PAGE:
Kaiseki: A Feast for the Senses


Considered the epitome of Japanese food culture, kaiseki ryori (kaiseki cuisine) is more than a gastronomical experience. Chefs emphasize not just the ingredients – always fresh, always local, always seasonal – but orchestrate an intricate interplay of all the senses. Careful arrangement of each dish or course (up to 14 in total) often includes real leaves and flowers or vegetables cut into shapes. For example, mikan, a winter kaiseki dessert, may arrive with a bit of stem and leaves still attached or a few momoji (Japanese red maple) leaves may be artfully placed on a sashimi plate.


Kaiseki, Japan’s version of western haute cuisine, is grounded in humble beginnings. Literally translated as ‘breast stone’, the name  comes from the simple meal – miso soup with two or three side dishes -  served to monks. Only one of perhaps two meals eaten in a day, the monks would place a warm stone inside their robes on their chests to help soothe their hunger pangs.


With the development of the tea ceremony by Sen no Rikyu in the 1580′s, the monks meal began its evolution into the kaiseki of today. Samurai wanting to show generosity to their guests began slowly expanding the simple four dish meal while still emphasizing small dishes made from local, seasonal ingredients beautifully presented. It was believed that a full stomach balanced the bitterness of the tea.  Most likely this meal would have occurred, similar to today’s, in a tatami room overlooking a beautiful garden.


At about the same time, in the former capital of Kyoto, kaiseki transformed itself again into a highly ritualized meal eaten by members of the Imperial court. It is here where the number of courses increased and the complexity of the arrangement and composition came about.


The eyes eat first

Aesthetics are as integral to kaiseki as the flavors, and a good kaiseki chef considers the five senses when preparing the meal: color for the eyes, aroma for the nose, flavor for the taste buds, sizzles for the ears, temperatures and textures for touch. Chefs train for upwards of 15 years to build an aesthetic sense as well as a vast repertoire of recipes for varied regional and seasonal ingredients. The result is a deep understanding of Japanese culture along with an artistic eye, a creative sense of how to use seasonal ingredients, and an excellent repertoire of recipes.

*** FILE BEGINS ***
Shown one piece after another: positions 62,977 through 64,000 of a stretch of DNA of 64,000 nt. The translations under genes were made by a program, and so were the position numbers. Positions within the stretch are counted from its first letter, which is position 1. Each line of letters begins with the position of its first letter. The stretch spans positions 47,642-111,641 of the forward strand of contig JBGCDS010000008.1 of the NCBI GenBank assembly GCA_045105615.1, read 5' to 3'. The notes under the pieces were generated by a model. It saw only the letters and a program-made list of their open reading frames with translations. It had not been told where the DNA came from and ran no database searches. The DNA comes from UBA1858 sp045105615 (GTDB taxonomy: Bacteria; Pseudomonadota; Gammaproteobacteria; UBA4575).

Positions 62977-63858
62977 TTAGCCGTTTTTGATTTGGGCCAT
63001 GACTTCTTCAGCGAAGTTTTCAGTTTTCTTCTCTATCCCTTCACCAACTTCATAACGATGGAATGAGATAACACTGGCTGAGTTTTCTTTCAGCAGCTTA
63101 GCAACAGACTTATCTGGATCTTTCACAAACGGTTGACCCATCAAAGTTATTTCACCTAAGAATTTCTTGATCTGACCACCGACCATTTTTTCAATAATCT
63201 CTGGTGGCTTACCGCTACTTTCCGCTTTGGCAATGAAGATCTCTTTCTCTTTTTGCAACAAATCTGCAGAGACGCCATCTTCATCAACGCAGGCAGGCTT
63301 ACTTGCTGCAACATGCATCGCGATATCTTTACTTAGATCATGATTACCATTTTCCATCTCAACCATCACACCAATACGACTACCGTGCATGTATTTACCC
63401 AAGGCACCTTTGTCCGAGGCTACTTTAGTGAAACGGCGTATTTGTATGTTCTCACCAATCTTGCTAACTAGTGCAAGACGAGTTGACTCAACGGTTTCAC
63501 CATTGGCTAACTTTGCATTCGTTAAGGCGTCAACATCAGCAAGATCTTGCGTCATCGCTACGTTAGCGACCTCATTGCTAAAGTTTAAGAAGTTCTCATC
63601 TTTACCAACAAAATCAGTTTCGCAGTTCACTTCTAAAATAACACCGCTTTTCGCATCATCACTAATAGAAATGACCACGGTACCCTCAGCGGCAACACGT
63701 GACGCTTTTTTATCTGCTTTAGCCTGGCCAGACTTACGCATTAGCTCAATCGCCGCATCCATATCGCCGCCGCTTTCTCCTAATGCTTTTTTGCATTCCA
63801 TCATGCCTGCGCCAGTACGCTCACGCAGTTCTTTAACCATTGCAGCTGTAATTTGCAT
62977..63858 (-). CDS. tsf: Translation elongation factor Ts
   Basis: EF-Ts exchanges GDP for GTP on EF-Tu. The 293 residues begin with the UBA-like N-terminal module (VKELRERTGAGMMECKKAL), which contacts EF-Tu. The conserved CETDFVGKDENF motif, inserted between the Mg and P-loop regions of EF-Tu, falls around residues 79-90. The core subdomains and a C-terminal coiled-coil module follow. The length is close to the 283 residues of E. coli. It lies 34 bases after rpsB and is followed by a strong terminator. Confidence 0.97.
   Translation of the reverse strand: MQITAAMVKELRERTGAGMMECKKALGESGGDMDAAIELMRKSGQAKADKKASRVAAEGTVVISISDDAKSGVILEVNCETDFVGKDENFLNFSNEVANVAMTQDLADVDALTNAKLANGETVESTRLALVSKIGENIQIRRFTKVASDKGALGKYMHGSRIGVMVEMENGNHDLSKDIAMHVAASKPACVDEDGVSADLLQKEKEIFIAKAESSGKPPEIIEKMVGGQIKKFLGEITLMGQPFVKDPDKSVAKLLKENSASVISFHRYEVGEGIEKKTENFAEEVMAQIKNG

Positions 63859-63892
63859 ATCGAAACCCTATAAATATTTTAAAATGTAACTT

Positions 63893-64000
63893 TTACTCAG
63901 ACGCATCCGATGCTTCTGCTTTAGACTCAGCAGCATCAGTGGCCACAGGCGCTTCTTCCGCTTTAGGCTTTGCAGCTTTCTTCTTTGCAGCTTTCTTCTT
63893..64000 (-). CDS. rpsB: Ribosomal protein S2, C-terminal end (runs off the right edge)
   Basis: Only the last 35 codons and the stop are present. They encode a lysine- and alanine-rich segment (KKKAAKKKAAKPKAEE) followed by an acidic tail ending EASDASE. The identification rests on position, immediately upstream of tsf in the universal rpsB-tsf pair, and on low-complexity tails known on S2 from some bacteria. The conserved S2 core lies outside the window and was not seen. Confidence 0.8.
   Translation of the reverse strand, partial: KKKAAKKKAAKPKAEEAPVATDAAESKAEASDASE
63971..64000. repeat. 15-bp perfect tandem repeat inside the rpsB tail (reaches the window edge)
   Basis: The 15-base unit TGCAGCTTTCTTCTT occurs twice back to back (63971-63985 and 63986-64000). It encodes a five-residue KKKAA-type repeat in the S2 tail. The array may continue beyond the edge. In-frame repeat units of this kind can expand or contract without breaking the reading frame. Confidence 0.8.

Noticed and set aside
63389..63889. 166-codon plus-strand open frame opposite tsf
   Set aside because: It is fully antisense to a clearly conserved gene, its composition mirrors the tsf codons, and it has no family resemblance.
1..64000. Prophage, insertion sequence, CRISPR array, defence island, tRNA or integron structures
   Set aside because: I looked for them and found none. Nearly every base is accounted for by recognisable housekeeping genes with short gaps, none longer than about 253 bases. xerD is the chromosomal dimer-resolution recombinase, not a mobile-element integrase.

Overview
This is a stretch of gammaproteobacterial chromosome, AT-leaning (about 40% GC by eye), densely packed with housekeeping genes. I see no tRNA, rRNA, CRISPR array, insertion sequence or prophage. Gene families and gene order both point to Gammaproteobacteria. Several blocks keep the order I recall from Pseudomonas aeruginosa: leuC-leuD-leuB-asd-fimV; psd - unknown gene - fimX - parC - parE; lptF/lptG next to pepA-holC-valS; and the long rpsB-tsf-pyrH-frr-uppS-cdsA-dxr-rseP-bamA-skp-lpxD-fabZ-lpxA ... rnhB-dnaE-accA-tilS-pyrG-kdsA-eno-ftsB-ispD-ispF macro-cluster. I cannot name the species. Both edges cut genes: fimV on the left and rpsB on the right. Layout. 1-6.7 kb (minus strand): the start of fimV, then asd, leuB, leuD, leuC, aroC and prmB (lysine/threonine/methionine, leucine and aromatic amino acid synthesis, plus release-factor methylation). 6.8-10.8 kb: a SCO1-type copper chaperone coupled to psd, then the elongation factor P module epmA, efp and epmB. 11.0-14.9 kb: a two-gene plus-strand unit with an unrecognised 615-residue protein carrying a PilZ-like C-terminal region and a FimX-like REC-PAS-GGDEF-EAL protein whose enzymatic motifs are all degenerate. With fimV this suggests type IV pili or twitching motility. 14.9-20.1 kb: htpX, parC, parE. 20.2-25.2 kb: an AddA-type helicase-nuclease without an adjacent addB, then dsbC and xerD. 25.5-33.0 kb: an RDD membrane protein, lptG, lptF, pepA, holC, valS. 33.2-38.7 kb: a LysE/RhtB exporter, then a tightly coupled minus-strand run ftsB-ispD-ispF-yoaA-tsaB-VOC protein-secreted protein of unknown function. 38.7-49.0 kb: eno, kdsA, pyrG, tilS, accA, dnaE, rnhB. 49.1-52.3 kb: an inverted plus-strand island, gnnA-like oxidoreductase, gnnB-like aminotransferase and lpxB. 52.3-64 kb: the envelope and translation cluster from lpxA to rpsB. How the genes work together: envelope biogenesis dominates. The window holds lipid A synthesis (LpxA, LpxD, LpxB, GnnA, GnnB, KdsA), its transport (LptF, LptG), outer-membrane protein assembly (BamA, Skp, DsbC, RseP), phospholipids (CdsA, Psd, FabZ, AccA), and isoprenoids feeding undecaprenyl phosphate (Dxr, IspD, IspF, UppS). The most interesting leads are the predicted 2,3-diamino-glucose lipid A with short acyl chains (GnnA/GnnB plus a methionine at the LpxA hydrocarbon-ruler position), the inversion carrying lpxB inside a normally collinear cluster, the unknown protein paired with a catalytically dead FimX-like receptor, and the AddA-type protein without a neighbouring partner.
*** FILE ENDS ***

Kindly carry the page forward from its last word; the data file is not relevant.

Modern kaiseki and its chefs build upon these same traditions and practices making each meal a unique dining experience that is the same yet different from those before. The challenge comes in preparing beautiful and flavorful dishes in the simplest possible way, requiring a mastery that allows chefs to accentuate the best in a vegetable or fish while concealing any imperfections. Chefs must have an understanding of their ingredients and their original flavors, temperature, and the few additional seasonings on hand to make the most of each.


Traditional kaiseki courses

Sakizuke (先附?): an appetizer similar to the French amuse-bouche. usually small and bite-sized.
Hassun (八寸?): the second course, which sets the seasonal theme. This is typically one kind of sushi and several smaller side dishes.
Mukouzuke (向付?): a slice of seasonal sashimi.
Takiawase (煮合?): vegetables served with meat, fish or tofu. The ingredients are simmered separately.
Futamono (蓋物?): a small dish, usually a soup, served in a bowl or container with a lid.
Yakimono (焼物?): a flame-broiled seasonal fish.
Suzakana (酢肴?): a small dish of vinegared vegetables used to clean the palate.
Hiyashi-bachi (冷し鉢?): chilled, lightly cooked vegetables served only in summer.
Nakachoko (中猪口?): another palate-cleanser, usually a light, acidic soup, served in a choko (small sake cup).
Shiizakana (強肴?): a substantial dish, often a hot pot of seasonal fish with vegetables in broth.
Gohan (御飯?): a rice dish made with seasonal ingredients.
Kou no mono (香の物?): seasonal pickled vegetables.
Tome-wan (止椀?): a miso-based or vegetable soup served with rice at the end of the meal to ensure the guest is full and satisfied.
Mizumono (水物?): a seasonal dessert of fruit, confection, ice cream, or cake.